Missouri Tells the Feds: We Won’t Enforce Your Gun Laws
On June 12, Missouri governor Mike Parson signed HB 85, the “Second Amendment Preservation Act” recently approved by the state’s legislature.
The new law is designed to prevent state and local law enforcement from enforcing federal laws regulating private ownership of firearms.
Declares that all federal acts, laws, executive orders, administrative orders, court orders, rules, and regulations, whether past, present, or future, that infringe on the people’s right to keep and bear arms as guaranteed by the Second Amendment to the United States Constitution and Article I, Section 23 of the Missouri Constitution must be invalid in this state, including those that impose a tax, levy, fee, or stamp on these items as specified in the bill; require the registration or tracking of these items or their owners; prohibit the possession, ownership, use, or transfer of a firearm; or order the confiscation of these items
Moreover, the act opens up law enforcement officials and other state personnel to legal penalties if they do enforce federal firearms laws and
[s]pecifies that any entity or person who knowingly acts under the color of any federal or state law to deprive a Missouri citizen of the rights or privileges ensured by the federal and state constitutions to keep and bear arms must be liable to the injured party for redress, including monetary damages in the amount of $50,000 per occurrence and injunctive relief. … Sovereign immunity shall not be a defense.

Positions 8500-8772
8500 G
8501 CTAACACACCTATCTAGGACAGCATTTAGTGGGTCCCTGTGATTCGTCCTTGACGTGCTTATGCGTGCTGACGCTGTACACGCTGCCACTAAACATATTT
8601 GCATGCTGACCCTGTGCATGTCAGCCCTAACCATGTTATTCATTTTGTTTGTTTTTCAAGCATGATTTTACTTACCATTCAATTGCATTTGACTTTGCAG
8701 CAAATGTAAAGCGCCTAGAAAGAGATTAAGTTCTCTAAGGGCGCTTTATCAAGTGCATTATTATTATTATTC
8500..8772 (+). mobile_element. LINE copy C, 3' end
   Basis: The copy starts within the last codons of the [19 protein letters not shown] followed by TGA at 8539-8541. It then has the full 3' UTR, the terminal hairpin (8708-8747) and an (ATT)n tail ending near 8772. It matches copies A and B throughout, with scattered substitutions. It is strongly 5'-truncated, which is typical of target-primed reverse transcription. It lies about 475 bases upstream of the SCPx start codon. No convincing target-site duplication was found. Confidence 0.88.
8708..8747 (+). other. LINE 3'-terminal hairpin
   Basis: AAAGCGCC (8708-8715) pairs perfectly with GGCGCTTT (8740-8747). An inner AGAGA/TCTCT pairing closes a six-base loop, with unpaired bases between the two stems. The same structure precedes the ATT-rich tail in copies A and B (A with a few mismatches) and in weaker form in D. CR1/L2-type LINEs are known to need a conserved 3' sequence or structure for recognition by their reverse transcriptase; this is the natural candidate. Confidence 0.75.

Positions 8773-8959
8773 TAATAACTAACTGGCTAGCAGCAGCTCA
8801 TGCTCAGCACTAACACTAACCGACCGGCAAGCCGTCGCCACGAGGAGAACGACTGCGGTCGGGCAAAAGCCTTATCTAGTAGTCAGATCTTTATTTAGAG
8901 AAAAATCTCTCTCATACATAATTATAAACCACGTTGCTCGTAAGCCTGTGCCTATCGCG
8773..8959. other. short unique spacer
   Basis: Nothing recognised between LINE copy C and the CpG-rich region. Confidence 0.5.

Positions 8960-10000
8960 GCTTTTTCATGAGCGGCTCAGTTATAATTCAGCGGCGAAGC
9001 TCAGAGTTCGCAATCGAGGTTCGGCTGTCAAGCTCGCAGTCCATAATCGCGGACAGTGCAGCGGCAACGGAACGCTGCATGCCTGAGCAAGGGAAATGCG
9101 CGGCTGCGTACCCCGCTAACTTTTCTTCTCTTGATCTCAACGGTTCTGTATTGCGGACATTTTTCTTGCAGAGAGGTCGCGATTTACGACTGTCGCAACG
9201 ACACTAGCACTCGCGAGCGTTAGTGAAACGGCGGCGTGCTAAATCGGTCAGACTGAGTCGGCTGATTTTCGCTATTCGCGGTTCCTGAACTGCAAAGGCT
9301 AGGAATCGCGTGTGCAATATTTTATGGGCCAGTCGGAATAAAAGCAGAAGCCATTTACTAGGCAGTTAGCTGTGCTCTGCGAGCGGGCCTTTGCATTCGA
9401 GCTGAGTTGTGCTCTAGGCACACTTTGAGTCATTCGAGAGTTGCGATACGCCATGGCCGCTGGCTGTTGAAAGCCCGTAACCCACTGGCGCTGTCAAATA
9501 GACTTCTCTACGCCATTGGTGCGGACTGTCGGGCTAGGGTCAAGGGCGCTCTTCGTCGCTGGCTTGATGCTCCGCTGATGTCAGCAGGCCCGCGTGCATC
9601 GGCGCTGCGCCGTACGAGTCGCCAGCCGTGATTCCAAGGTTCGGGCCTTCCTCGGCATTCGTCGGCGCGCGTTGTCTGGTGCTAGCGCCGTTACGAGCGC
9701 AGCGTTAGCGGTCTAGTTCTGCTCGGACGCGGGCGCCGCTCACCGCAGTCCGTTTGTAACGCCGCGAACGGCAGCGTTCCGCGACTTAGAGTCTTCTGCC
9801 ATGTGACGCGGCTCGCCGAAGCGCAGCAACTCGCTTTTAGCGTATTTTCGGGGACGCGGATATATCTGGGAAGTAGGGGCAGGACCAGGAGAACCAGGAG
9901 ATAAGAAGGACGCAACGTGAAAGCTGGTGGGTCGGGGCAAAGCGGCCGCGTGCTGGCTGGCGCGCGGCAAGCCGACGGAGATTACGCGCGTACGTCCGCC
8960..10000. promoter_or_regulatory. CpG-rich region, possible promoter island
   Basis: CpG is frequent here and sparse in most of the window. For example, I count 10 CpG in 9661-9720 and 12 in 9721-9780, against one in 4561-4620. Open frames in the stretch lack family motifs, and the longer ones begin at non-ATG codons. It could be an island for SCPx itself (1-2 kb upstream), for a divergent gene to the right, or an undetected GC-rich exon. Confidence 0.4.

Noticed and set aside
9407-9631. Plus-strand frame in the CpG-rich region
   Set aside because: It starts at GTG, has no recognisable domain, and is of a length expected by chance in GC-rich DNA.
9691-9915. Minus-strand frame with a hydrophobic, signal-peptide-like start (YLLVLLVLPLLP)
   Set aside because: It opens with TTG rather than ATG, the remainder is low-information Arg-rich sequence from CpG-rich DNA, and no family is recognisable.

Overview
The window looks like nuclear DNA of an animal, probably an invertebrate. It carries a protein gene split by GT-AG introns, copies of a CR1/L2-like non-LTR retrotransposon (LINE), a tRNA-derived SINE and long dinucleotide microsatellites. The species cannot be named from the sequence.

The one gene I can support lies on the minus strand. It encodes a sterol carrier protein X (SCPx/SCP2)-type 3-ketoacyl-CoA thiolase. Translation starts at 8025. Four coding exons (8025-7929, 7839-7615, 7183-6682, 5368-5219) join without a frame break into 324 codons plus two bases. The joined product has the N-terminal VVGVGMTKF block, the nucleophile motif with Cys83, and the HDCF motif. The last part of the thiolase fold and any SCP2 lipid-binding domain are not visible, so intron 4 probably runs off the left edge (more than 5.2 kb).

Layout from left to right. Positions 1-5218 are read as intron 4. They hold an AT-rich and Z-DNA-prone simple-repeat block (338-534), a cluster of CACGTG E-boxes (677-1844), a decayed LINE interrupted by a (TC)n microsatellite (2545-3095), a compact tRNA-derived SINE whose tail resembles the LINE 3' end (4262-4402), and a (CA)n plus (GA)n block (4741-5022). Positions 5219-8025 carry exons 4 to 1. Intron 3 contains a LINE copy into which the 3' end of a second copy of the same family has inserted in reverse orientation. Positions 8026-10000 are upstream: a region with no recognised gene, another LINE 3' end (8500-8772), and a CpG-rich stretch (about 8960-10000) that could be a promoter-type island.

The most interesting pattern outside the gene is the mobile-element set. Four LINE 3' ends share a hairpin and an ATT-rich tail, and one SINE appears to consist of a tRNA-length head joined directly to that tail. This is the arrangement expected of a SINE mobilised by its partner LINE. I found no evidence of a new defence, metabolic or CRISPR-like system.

Basically, the law attempts to do two different things. The first is to declare certain federal laws invalid within the state.
The second is to state that police are prohibited from providing “material aid and support” to federal officials seeking to prosecute Missouri residents under federal gun laws.
The first aspect of the legislation is on shaky ground. The second aspect, however, has the potential to have a real effect on the enforcement of federal gun laws in the state.
States Can’t Invalidate Federal Laws, But They Don’t Have to Help Enforce Them
Naturally, gun control advocates and opponents of decentralization have condemned the bill, mostly on grounds of the legal doctrines and federal preemption and federal supremacy.
But this only applies to the part of the bill claiming to invalidate federal law. National Public Radio, for instance quotes law professor Stephen Vladeck, who states: “If I am a resident of Missouri, I am no less subject to federal gun laws today than [before the law wa
Article from Mises Wire